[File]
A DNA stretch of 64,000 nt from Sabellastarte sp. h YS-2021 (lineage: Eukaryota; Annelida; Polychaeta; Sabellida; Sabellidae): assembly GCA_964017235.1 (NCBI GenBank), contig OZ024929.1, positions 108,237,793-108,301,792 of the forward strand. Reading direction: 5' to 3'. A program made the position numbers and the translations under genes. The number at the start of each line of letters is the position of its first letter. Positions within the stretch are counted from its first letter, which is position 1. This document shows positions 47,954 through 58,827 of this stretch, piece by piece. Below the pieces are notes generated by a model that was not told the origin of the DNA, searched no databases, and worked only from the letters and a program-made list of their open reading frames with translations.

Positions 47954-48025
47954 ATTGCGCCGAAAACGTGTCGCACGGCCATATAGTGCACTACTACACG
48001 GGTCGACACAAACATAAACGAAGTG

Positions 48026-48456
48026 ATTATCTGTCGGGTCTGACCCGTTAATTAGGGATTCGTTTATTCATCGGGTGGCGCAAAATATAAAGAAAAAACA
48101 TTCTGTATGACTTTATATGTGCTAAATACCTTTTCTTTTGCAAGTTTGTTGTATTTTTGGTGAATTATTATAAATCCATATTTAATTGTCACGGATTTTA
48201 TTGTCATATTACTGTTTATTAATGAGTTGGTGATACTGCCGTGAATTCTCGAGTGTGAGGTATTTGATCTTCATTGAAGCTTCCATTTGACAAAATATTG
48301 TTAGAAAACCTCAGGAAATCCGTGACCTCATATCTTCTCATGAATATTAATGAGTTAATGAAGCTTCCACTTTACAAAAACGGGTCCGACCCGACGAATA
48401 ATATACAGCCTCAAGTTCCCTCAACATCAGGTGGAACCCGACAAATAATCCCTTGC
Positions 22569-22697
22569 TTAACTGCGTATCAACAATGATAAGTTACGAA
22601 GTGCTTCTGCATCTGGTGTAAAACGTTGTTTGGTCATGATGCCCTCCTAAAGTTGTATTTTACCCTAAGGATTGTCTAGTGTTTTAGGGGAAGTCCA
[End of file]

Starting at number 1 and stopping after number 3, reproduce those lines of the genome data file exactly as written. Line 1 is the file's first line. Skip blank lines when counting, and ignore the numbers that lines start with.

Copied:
A DNA stretch of 64,000 nt from Sabellastarte sp. h YS-2021 (lineage: Eukaryota; Annelida; Polychaeta; Sabellida; Sabellidae): assembly GCA_964017235.1 (NCBI GenBank), contig OZ024929.1, positions 108,237,793-108,301,792 of the forward strand. Reading direction: 5' to 3'. A program made the position numbers and the translations under genes. The number at the start of each line of letters is the position of its first letter. Positions within the stretch are counted from its first letter, which is position 1. This document shows positions 47,954 through 58,827 of this stretch, piece by piece. Below the pieces are notes generated by a model that was not told the origin of the DNA, searched no databases, and worked only from the letters and a program-made list of their open reading frames with translations.

Positions 47954-48025
47954 ATTGCGCCGAAAACGTGTCGCACGGCCATATAGTGCACTACTACACG